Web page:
I moved into venture for the same reasons I moved into entrepreneurship: there were immediately addressable needs that were relevant to me and large enough to be felt in the broader market. Just as had I made it my mission to expedite the introduction of needed technologies into the marketplace, I saw an opportunity in Venture Capital to fill a gap that could make a significant difference for investors. My initial concern was the low ROI I had read about in the Kauffman Foundation Report 2012, documenting a poor history of returns for the average venture investment over the previous 15 years. Was the system itself ripe for a little disruption?
While venture capital and alternative investments, as an asset class, have been advertised to outperform the market based on their higher level of risk, there was something keeping the average venture returns suboptimal. The answer was highly systemic. The Funds were charging management fees over the life of the fund as well as a preferred liquidation charge that was taking significant capital from both the portfolio companies and the investors. In addition, with the abundance and availability of capital, the average Fund was growing larger and larger, compelling its investments to also be larger and larger. This pushed the average investment to a much later stage in a company’s development. To get the advertised ROI for the investor, the Fund would need to hit a home run on each of its investments. To make matters even worse, the Funds were writing large checks to mostly unproven entrepreneurs and trusting in their ability to execute on the Funds unrealistic ROI requirements.
Could I build something different?
What if the Fund’s management itself could be the founder/entrepreneur, and thus start out with 100% ownership of its companies at $0.00 valuation? It would be in control of the company’s development all the way through that venture’s life cycle. If that could be done, investors would definitely receive a lion’s share of the upside. Add to that no fees or carry, so the fund managers could stand side by side with their investors as partners, exiting under the same rules that the investors did.
And so K8 Ventures was conceived. A supply chain of company creation, partnering with and supported by a dedicated team of talented individuals all aligned on vision, mission and compensation. In summary, K8 creates “home grown” companies giving K8 consistency and control over the road mapping of its companies’ trajectory.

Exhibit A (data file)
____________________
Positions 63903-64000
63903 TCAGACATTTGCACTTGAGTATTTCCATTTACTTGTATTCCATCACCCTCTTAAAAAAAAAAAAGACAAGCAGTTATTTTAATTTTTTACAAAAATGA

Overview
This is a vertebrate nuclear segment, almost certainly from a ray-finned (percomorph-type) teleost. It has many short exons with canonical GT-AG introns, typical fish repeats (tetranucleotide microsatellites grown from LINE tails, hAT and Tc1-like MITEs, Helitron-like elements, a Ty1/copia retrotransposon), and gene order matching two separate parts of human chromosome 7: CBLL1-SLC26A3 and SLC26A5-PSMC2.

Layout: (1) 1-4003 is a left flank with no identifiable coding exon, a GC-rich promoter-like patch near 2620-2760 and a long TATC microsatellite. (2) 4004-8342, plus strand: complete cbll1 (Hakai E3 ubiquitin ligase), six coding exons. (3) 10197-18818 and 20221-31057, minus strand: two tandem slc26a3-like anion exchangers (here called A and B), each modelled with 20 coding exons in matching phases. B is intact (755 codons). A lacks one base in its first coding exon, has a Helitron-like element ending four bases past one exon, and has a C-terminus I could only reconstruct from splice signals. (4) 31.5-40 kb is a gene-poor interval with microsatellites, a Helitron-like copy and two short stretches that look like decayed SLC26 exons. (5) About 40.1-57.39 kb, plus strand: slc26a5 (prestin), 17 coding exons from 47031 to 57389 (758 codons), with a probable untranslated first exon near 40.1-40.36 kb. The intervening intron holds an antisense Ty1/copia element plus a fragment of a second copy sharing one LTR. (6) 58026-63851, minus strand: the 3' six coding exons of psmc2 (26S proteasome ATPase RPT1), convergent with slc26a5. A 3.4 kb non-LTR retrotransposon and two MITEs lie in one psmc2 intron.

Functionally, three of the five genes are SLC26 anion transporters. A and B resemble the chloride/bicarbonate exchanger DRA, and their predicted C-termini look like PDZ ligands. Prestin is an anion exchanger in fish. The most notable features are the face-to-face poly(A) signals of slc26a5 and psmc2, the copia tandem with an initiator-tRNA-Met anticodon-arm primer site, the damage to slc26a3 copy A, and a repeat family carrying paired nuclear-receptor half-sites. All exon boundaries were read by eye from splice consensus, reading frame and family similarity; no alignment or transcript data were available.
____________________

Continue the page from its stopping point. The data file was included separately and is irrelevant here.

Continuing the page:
While it is true that the organizational layout of this model is key to K8’s success, there is also a human element to K8 Ventures that cannot be overlooked. I’ve blogged about the incredibly collaborative team we’ve built before and the result is that we all contribute to value creation, ensuring that every investor and LP are on the same page. Which is remarkable, really.
In two years of functional existence, K8 has seen success manifested in various ways from an amazingly receptive market to early traction with partnerships and, we are fortunate to be in contract discussions for our first exit.
Another of K8’s “home grown” companies, P3rceive, a cutting-edge, neural network technology-based, financial sales simulation and modeling engine, has forged a strategic partnership with the largest mid-market accounting firms in the U.S. And K8 is rapidly developing the IoT technology for a device that will help users manage their nicotine intake.
While these advancements are all incredibly exciting, they are only the beginning for K8. K8 will continue pushing the boundaries in building creative, influential companies that not only offer unparalleled opportunities for investors, but improve the world in which they are born into. And like the very companies it builds, I want K8 to change its industry, venture capital, as it continues to bring a fresh, people-centric view to the VC world.